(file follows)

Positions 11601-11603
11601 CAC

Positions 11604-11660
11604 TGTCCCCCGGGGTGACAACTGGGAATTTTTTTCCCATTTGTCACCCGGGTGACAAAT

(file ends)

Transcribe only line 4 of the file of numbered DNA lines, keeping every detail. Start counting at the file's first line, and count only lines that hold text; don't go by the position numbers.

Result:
11604 TGTCCCCCGGGGTGACAACTGGGAATTTTTTTCCCATTTGTCACCCGGGTGACAAAT